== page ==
A Knee Surgery Two Decades in the Making

Alright, the photo for this week's blog isn't Brian's knee. It is of another surgically repaired knee though. Brian didn't happen to have any photos of his injured knee laying around. 

As Brian tells it, "When I was twenty, I was just horsing around with some friends on the ice in Alaska and I slipped and my knee hurt."

He didn't go to the doctor because doctors are expensive without health insurance and, like many 20 year olds, he was invincible. He had always been more of a weight lifter than a runner anyway. His knee seemed to heal up in a few months-until he tried running again. 

Brian said that over the years, he has tried running here and there-with the same result. A mile or so in, the run turns to a walk because of the pain in his knee. Post attempted run, the knee would swell. Running was never that important to him so he put up with this for almost two decades. 

So, what changed? Not surprisingly, the answer ties back to his family. 

After his son was born, Brian was on the floor playing with him. One wrong move aggravated his knee, making what should be a supremely enjoyable experience painful and unpleasant. His wife suggested that it might be time to get the knee looked at; the injury was getting in the way of more than just running. 

With his family's support, Brian found himself at Orthopedic Trauma Care under the practice of Dr. Bret Mason. Not surprisingly, testing revealed that the joint was destroyed; a loose body and resulting shredded meniscus were to blame. Brian had three options: Try a new stem cell treatment, total knee replacement, or leave it as is (which would ultimately lead to option 1 or 2). When faced with those options, Brian chose the first and scheduled a surgery.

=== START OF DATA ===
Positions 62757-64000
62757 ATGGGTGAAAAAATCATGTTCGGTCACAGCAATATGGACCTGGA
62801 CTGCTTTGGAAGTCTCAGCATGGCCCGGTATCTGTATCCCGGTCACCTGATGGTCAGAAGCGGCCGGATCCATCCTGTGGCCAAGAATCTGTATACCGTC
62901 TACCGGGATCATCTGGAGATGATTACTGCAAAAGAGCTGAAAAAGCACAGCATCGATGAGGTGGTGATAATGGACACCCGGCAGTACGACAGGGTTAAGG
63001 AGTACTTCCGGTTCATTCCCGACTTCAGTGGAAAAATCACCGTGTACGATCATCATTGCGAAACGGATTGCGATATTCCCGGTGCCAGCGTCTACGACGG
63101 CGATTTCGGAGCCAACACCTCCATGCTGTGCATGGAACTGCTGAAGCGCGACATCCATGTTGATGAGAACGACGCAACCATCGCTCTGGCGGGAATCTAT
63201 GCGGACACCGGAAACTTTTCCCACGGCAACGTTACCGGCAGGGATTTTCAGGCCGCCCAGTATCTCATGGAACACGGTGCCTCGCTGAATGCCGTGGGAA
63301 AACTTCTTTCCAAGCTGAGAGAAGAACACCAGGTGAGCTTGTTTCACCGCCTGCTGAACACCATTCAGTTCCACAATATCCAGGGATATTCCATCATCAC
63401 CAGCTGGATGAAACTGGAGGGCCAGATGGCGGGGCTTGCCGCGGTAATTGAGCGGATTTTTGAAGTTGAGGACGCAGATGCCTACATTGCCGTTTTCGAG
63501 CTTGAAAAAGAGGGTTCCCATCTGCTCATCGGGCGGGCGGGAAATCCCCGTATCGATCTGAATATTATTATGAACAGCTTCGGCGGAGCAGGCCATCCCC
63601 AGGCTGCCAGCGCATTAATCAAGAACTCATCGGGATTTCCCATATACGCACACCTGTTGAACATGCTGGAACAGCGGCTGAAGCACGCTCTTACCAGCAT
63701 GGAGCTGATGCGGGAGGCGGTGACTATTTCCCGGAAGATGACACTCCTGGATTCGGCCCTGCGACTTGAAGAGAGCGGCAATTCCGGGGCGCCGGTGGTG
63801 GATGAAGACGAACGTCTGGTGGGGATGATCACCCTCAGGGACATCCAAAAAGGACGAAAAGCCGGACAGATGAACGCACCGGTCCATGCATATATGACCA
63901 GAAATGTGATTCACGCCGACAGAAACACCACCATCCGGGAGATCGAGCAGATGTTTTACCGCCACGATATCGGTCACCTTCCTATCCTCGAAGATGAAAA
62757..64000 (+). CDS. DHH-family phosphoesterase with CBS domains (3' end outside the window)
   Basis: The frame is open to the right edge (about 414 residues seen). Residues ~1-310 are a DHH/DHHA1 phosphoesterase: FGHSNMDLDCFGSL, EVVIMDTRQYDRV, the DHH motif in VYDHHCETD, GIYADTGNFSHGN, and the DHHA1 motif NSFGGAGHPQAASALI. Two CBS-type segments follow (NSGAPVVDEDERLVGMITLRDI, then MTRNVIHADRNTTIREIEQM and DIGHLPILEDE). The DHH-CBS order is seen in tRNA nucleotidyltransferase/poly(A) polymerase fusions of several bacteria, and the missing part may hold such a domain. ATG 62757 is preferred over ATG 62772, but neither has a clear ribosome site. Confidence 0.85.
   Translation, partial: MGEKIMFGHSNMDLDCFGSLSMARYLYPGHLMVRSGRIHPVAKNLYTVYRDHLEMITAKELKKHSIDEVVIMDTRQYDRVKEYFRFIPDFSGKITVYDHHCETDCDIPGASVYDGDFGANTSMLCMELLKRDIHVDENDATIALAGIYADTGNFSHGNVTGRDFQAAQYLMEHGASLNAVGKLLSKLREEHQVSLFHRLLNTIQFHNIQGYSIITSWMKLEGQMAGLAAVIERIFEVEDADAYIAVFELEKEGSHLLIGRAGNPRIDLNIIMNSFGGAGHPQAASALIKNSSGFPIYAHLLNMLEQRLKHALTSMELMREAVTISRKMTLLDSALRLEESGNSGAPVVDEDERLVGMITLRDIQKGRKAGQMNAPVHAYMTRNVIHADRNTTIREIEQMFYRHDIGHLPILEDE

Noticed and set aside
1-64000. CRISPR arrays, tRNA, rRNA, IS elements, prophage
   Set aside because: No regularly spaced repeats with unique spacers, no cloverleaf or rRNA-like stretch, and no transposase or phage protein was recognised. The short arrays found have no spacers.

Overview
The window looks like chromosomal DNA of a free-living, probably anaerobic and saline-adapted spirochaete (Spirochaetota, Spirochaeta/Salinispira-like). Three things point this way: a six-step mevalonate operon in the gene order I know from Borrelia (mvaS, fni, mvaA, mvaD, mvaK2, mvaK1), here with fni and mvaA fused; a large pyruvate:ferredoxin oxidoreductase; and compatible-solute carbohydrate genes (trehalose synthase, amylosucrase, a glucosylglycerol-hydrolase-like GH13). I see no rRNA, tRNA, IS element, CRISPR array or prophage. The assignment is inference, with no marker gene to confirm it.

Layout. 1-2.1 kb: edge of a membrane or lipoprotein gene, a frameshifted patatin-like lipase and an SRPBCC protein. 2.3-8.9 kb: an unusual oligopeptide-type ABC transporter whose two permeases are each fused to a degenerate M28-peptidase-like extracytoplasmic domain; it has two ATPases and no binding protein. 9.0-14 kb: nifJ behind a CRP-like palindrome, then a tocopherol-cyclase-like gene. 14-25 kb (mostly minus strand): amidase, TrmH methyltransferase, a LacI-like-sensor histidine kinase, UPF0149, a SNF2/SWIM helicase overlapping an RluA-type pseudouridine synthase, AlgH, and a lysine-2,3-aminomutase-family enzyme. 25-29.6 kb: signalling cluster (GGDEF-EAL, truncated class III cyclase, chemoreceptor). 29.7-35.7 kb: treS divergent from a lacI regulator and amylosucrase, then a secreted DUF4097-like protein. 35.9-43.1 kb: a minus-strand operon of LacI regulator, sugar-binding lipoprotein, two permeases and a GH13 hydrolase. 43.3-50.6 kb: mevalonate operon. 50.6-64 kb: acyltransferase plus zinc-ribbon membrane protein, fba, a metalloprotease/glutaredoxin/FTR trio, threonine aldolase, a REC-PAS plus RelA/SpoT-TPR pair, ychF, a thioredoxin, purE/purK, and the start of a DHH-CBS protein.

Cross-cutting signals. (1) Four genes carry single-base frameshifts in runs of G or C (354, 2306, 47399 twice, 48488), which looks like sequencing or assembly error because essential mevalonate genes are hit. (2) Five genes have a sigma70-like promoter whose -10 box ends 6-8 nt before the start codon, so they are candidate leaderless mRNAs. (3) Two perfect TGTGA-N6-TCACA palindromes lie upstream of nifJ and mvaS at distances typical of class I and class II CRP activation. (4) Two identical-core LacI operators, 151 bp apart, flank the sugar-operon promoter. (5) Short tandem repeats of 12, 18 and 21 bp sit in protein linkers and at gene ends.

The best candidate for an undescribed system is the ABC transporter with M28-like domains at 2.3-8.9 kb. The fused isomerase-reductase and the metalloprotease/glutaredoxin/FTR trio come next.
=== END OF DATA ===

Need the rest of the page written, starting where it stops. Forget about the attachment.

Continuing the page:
During surgery, Dr. Mason removed a half dollar size foreign body from Brian's knee. By foreign body, I mean a chunk of his femur that had broken off from the rest of the bone. Two weeks after surgery, Brian received a shot of stem cells that would help repair the damage. A week after that, he received a follow up shot. Then, he waited for his knee to regrow. After 6 weeks of being non-weight bearing on his knee, he was ready to start his rehabilitation and path to the Lost Lake Run. 

When I asked Brian how he thinks the recovery is going, he said that his knee is probably 105% what it was pre-surgery, and 90% of what he imagines it would have been pre-injury. The real test? He says he has run 8 miles with no pain or swelling since surgery; clearly things are improving. 

Next Week: Learn about Brian's recovery, rehabilitation, and race training schedule!


What you need to know:

The Lost Lake Run is a fund raiser to benefit those with Cystic Fibrosis. Brian has set a lofty fundraising goal of $4000 (he has also set lofty personal goals for the race, but more on that later). If met, he will have exceeded last year's top fundraiser of $3925. 

What you can do:

Donate directly to Brian.

If you don't want to donate but want some awesome Snow Beast swag, Snow Beast Reviews will be donating all profits from the month of June to Brian's cause. Visit our shop, get some swag, and help find a cure for Cystic Fibrosis at once!

If you don't feel like donating to this cause, that's ok, just follow along as I tell his story. If you like what you read, share on your preferred social media platform.